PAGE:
Every hepcat knows the name of the Peppermint Lounge
, famed in 1960s lore. But not as many folks recall that the same space was transformed in the 1970s into the Barnum Room, the only club with transvestite trapeze artists above the dancers.
Read a period essay about the club here.
See fantabulous fotos here.
has captured everything about my own male daily life so accurately that it's scary! I always move about as if I have "little sacks of sand in my shoulders."
Perhaps you've heard of the naval ceremonies involved when a ship crosses the Equator.
Well, here's how our virile warriors used to celebrate the occasion. Not sure what happens in today's co-ed Navy.
[Photographed in Providence, Rhode Island, October 2008, corner of North Main and Branch.]
If anyone can possibly explain the meaning of this poster, please do so.
Traditional Albanian society was not exactly pro-women's rights. Women were expected to marry and produce children, and that's about it. They were forbidden to partake in any "male" activities, such as smoking or wearing a watch.
But there was another option. A woman could choose to become a "sworn virgin," in which case she would become a man in the eyes of Albanian society, allowed to do all the things that men do (including being able to inherit property). The big drawback was no sex or marriage for the rest of their life. The punishment for breaking the vow was death.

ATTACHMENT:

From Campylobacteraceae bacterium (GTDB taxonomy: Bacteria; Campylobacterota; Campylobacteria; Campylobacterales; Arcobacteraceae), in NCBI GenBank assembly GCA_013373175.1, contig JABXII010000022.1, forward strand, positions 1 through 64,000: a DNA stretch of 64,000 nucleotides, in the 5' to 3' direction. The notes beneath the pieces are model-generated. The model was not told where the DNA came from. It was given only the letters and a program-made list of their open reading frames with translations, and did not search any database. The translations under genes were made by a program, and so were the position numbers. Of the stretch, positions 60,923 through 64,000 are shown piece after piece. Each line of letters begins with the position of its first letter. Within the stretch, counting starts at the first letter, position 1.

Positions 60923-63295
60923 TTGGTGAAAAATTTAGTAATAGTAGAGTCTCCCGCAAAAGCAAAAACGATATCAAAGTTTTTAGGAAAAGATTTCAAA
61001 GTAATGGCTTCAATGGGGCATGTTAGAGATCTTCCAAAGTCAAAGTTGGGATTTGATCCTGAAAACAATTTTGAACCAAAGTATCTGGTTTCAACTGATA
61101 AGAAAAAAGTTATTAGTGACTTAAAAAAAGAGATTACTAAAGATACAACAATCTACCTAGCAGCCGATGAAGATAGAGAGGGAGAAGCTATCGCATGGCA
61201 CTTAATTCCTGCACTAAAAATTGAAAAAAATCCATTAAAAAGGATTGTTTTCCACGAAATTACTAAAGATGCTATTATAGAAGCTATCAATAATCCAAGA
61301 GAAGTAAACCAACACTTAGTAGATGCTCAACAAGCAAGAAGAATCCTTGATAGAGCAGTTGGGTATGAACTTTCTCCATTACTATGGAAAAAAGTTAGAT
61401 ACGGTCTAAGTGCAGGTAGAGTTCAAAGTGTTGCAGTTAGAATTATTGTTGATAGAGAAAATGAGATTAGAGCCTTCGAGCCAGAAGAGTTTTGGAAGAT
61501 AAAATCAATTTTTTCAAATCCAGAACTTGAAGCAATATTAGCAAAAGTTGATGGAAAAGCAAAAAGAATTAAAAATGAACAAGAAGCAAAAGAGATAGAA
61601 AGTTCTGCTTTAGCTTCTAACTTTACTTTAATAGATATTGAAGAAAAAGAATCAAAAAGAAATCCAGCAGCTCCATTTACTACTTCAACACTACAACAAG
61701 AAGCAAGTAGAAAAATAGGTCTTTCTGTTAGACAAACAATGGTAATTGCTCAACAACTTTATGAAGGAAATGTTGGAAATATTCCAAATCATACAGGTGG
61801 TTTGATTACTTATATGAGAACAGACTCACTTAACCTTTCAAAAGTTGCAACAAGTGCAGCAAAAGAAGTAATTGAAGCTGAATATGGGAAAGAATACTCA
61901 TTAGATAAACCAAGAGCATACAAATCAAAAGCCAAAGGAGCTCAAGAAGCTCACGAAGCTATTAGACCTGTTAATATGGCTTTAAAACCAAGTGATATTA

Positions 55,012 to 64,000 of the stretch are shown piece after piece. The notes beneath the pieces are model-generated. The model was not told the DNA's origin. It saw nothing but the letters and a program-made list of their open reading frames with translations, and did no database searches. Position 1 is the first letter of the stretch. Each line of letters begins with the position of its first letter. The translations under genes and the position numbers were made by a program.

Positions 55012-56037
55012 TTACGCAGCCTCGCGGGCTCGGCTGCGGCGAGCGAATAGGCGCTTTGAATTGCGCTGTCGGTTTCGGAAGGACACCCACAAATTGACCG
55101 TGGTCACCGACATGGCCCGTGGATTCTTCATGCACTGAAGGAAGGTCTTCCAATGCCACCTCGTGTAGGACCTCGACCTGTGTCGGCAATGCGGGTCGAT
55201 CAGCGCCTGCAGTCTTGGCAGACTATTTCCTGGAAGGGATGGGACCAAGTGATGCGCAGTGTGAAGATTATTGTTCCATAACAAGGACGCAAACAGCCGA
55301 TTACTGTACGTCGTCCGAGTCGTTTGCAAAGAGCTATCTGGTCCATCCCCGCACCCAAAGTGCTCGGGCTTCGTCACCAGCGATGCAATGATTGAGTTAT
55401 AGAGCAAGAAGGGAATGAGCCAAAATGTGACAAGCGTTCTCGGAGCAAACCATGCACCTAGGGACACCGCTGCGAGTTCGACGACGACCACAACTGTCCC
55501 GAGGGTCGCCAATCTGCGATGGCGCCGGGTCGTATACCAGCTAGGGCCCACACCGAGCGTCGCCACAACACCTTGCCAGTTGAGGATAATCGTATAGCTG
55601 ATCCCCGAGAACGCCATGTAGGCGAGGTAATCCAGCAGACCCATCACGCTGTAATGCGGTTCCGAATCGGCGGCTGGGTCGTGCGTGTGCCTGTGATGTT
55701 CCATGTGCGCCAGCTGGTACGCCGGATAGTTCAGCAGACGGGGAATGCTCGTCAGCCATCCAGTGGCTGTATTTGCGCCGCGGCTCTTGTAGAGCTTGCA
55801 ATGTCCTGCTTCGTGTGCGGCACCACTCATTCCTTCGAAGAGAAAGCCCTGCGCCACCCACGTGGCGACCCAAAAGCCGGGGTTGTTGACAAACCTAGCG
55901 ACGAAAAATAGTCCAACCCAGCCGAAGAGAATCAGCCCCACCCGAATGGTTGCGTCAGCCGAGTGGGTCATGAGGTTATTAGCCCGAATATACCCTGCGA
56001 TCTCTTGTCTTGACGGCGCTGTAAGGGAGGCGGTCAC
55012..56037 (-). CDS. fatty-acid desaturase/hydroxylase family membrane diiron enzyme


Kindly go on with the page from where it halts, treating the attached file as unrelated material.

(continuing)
has an interview with one of the last "sworn virgins" in Albania. There's fewer than a hundred remaining. A 2007 Washington Post article
also has a video interview with a sworn virgin.
Every election year, politicians seek to invoke a mythical Golden Age, when life was simpler and more wholesome. Take the Edwardian Era in America, for instance, when the moral fiber of the country was still unpolluted--
--and when a drag queen like Julian Eltinge
was a top attraction in high society and popular culture alike.
Face it: life was never any different.